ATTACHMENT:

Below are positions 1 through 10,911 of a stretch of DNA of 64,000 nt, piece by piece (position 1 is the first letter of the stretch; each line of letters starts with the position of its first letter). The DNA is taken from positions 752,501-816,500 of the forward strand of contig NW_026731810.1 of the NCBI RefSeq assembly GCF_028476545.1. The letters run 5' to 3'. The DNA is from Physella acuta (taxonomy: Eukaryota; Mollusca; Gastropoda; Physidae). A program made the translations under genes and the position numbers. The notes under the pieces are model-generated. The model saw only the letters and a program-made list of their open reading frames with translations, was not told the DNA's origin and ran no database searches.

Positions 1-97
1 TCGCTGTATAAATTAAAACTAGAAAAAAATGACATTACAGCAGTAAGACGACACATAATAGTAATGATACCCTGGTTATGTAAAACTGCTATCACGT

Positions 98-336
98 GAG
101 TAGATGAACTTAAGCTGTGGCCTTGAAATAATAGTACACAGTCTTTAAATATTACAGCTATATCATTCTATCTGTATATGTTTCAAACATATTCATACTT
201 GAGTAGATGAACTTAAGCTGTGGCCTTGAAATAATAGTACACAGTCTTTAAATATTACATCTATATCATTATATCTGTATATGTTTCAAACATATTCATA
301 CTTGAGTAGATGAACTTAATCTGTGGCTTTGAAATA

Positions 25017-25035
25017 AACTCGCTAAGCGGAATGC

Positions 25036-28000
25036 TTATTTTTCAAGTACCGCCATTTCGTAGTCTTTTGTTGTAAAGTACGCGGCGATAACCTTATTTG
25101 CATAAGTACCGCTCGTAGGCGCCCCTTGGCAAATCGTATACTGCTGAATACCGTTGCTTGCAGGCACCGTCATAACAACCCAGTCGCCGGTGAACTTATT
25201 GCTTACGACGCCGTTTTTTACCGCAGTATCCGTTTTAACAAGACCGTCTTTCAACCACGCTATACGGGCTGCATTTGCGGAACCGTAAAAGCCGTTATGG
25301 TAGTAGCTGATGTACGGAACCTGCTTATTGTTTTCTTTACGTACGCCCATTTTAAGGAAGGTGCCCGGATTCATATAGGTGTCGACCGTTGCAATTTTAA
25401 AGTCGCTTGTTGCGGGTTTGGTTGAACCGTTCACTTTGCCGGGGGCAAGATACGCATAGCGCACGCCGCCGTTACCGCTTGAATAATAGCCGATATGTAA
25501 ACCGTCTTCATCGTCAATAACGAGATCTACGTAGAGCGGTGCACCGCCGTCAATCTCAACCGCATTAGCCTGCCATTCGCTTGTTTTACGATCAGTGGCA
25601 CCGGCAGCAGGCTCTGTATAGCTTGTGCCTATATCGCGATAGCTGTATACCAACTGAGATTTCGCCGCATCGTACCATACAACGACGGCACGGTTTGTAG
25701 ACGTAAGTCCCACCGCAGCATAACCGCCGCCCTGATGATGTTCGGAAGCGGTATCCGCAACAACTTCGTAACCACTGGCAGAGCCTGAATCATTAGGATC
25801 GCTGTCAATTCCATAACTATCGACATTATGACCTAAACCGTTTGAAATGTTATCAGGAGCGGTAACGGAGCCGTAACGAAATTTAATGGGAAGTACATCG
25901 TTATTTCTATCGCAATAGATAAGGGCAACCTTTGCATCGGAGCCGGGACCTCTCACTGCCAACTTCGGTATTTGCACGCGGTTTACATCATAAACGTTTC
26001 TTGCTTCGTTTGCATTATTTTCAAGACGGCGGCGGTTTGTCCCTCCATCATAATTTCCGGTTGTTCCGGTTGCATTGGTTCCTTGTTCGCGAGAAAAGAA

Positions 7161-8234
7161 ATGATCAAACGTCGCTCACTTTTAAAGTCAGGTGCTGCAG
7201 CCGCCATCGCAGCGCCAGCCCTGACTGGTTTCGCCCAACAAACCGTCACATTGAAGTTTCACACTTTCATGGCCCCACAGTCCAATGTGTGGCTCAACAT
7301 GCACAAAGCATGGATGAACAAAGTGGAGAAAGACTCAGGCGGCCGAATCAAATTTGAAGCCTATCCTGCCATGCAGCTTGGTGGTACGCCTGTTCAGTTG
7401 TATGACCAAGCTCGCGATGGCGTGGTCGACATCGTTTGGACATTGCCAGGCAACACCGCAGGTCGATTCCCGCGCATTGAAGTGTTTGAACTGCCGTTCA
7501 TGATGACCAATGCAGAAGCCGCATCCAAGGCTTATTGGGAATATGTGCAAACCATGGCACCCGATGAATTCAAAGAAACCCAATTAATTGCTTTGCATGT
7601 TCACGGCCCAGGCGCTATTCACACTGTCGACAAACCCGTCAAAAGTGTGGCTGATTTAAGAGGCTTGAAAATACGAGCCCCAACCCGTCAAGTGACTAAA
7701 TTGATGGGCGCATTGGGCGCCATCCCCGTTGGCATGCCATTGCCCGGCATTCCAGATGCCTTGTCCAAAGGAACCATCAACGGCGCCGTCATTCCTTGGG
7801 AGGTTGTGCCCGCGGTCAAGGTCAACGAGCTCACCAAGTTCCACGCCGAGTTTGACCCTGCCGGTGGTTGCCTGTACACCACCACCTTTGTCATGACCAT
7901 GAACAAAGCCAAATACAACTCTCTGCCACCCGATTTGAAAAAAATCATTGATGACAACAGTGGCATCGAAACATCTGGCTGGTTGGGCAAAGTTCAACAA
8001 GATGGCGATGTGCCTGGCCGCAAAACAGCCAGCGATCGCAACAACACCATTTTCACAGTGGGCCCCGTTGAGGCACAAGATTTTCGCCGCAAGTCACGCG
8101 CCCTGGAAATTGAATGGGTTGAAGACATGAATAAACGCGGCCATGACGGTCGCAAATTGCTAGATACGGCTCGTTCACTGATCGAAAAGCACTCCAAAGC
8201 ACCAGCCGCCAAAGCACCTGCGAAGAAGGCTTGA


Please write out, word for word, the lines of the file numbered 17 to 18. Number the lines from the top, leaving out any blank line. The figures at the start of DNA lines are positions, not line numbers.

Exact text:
25501 ACCGTCTTCATCGTCAATAACGAGATCTACGTAGAGCGGTGCACCGCCGTCAATCTCAACCGCATTAGCCTGCCATTCGCTTGTTTTACGATCAGTGGCA
25601 CCGGCAGCAGGCTCTGTATAGCTTGTGCCTATATCGCGATAGCTGTATACCAACTGAGATTTCGCCGCATCGTACCATACAACGACGGCACGGTTTGTAG